Math 1132 - Spring 2020
Calculus II
Section 070

Instructor Keith Conrad (If this is not your instructor, this is not a page for your section of Math 1132.)
Email math1132course at gmail dot com. (Use this address to write to Prof. Conrad about the course. When you send an email message, please include your name at the end of the message and include your discussion section number and NetID.)
Office hours T 1:30-3:00, Th 1:30-3:00 or by appointment, in Monteith 234.
Class info
Common Course Page Click here.
Lectures: 8:00-9:15 T/Th in Schenker 151.
Quiz/exam calendar: this page will list dates for quizzes and exams.
Discussion Sections: The discussion section rooms and meeting times on M/W are on the common course website here and the TAs, their email addresses, and their office hours are listed below.
Robert Argus (robert.argus at uconn dot edu) Office hours: T 11:00-12:30, Th 11:00-12:30 or by appointment in MONT 422
Chamundeswari Koppisetti (chamundeswari.koppisetti at uconn dot edu) Office hours: M 10:00-11:30, W 10:00-11:30 or by appointment in MONT 213
Raymond Li ( at uconn dot edu) Office hours: T 4:00-5:30, Th 4:00-5:30 or by appointment in MONT 114
Erik Wendt (erik.wendt at uconn dot edu) Office hours: M 1:20-3:20, W 2:20-3:20 or by appointment in MONT 422
Michael Urbanski (michael.urbanski at uconn dot edu) Office hours: M 12:15-1:15, T 12:30-1:30, W 12:15-1:15 or by appointment in MONT 422

Brief course description: This course focuses on techniques and applications of integral calculus, infinite series, and differential equations. Concepts will be treated from a geometric, algebraic, and numerical perspective.

Topics Covered: Sections to be covered from the text are from Chapters 6 through 11. A course outline is in a weekly chart here. (Note: until the semester starts, this syllabus is subject to change without notice.) Since lectures are twice a week, usually half the weekly material will be covered in each lecture. You are strongly urged to read the book before the corresponding lecture in the class and to use office hours of the instructor and TAs, as well as the Q Center to get help. The pace of this course is not slow. If you blow off class for a week, you may find yourself completely lost and it can be hard to catch up. Make sure to get any misunderstandings about the material cleared up right away!

Prerequisites: Math 1131. In particular, you are expected to be comfortable with differential calculus (techniques of integration make extensive use of derivatives). Precalculus is used a lot as well. If you find your familiarity with precalculus to be inadequate, make sure to seriously review the material. Use the Q Center as well as resources (videos, flashcards, clicker questions) for Math 1132, Math 1131, and Math 1060 here (requires NetID and password to access).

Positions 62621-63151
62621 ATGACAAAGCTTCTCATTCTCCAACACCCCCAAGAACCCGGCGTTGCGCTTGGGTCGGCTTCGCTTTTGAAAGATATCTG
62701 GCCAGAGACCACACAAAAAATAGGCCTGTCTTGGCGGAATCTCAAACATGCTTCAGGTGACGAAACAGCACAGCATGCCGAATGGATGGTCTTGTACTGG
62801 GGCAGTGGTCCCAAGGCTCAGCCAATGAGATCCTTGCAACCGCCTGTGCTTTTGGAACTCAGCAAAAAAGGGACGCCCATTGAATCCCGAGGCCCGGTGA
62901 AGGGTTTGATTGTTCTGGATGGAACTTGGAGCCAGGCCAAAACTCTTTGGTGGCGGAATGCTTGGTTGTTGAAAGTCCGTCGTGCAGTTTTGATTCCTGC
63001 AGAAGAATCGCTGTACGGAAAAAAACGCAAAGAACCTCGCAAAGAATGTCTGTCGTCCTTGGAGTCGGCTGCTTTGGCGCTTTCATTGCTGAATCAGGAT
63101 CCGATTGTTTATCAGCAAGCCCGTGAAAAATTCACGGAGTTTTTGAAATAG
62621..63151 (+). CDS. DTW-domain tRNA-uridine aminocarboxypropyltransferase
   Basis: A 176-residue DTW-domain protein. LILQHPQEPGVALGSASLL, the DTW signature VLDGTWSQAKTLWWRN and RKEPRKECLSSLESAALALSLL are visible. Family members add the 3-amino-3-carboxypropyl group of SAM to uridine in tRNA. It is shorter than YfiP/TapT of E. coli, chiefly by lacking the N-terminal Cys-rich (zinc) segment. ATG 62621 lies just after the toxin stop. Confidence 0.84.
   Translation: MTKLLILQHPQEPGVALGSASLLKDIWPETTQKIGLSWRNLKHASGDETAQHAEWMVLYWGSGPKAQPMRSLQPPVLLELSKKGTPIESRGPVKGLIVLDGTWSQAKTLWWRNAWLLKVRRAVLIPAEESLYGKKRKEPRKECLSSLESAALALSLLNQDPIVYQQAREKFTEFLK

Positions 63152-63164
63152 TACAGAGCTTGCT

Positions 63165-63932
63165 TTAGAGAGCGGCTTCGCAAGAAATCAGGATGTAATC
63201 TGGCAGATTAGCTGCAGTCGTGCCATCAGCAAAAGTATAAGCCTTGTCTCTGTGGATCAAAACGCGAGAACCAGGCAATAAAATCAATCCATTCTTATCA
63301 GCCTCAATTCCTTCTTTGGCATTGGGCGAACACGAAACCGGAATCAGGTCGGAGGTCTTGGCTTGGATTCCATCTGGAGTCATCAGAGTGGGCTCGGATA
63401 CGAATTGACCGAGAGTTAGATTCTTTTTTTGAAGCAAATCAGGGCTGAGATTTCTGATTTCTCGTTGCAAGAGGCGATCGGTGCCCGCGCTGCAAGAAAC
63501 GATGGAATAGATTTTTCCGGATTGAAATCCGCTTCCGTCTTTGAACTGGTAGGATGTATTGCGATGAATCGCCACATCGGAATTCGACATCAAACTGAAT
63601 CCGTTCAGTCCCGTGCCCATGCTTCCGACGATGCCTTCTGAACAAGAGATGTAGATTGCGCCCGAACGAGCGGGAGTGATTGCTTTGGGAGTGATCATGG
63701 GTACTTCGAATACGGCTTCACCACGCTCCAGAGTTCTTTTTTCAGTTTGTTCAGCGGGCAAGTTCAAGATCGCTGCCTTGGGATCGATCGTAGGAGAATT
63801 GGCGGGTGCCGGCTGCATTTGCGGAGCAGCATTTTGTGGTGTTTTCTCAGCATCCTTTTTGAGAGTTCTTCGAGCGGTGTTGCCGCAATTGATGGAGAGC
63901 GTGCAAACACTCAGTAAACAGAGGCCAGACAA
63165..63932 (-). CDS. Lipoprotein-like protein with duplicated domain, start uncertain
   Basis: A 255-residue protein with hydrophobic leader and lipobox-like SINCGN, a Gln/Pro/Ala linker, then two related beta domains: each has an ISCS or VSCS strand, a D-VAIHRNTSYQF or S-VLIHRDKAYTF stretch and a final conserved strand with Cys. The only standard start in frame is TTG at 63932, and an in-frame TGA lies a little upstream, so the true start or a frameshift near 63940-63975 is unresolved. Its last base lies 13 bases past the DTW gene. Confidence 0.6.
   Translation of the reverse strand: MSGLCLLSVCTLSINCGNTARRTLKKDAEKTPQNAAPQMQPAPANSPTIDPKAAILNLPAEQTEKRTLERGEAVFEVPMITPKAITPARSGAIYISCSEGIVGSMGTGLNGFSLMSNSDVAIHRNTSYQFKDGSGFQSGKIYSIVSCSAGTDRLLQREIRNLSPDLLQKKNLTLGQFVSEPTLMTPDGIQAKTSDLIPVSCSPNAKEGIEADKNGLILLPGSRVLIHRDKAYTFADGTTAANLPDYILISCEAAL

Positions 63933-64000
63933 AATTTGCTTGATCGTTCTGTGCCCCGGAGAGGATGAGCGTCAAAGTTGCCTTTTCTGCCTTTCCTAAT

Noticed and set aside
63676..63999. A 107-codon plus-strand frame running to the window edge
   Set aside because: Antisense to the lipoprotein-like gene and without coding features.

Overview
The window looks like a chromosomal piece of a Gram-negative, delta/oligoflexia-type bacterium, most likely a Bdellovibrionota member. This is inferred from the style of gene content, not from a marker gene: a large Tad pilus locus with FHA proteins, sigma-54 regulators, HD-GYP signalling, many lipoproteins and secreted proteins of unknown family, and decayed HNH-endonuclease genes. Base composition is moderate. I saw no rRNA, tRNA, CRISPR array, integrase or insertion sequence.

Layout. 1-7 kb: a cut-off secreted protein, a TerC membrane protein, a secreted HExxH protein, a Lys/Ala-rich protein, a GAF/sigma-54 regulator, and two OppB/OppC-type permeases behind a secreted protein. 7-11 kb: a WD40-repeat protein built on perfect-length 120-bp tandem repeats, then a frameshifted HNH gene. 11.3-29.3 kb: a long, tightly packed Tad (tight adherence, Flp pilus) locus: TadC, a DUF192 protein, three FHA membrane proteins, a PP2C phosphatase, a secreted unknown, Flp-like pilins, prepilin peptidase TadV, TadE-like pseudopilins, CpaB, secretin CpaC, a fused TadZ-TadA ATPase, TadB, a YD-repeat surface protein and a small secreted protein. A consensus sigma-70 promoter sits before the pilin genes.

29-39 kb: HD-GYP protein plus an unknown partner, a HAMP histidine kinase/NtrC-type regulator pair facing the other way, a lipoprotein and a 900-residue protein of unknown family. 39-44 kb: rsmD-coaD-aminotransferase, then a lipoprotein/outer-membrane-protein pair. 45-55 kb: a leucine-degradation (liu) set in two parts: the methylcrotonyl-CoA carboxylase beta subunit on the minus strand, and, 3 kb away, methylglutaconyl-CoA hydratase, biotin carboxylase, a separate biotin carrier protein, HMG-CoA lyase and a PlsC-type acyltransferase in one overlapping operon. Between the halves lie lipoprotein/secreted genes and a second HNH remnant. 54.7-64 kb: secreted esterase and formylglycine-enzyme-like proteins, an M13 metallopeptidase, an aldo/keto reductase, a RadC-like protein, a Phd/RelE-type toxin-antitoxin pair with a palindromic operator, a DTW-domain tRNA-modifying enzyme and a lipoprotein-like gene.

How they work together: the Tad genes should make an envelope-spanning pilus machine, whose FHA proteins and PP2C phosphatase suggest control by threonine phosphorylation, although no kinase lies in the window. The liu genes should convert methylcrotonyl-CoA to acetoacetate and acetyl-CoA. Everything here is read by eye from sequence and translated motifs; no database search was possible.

Textbook:   See the common course page.

Lecture slides:   These will be available at the page for the large lecture (section 070) in HuskyCT.

Homework:  Your homework problems will be done using WebAssign, which you will access from your discussion section page for Math 1132 on HuskyCT.

Worksheets: Worksheets are available from the Learning Activities tab of the common course page. These are supplementary problems only, not collected or graded.

Quizzes: Each week, except during the first week and midterm weeks, there will be a quiz at the start of the second discussion section.

Exams: There are two midterms, both in discussion section, on Feb. 26 and April 8. If you need exam accommodations based on a documented disability, you need to speak with both the Center for Student Disabilities and the course instructor within the first two weeks of the semester.

Course grade:  On the common course page is a breakdown of how much different parts of the course contribute to the course grade.

Makeup policy:  Late work will not be accepted.

Course conduct: To respect everyone's right to a productive learning environment, you do not want to distract yourself or your classmates. Please refrain from disruptive activities during lecture and discussion section. On a positive note, do feel free to ask questions!

Learning Tips:

Academic integrity: Students are expected to avoid academic misconduct. Your integrity is not worth losing (and the course not worth failing) by falsely presenting yourself in any aspect of this course. For further information on academic integrity, see the Student Code.

Some links

The Q Center: main page, schedule by course and by topic, and other tutoring.

Video sites: Patrick JMT, Khan Academy, Professor Leonard, Krista King, UConn math department resources for precalculus and Calculus 1.

Computational sites for checking work: Desmos and Geogebra for graphing, Mathway, Wolfram Alpha.


Tips for using WebAssign.

Correct and incorrect algebra formulas.

Calculus and cartography.

A worked example of integrating a rational function using a partial fraction decomposition.

Tips on making estimates for error bounds in approximate integration.

Approximating π by integration.

The original paper by Tai about the so-called Tai method (i.e., the Trapezoidal Rule) and the responses it generated.

An improper integral in physics: escape velocity.

Recent Announcements

2/16: Office hours during week of 2/16 are T 2:30-3:30 and Th 1:00-3:00.

1/21: Class begins.

Credit: I respectfully stole the code for much of this page from its original designer, Glenn Tesler. Thanks, Glenn!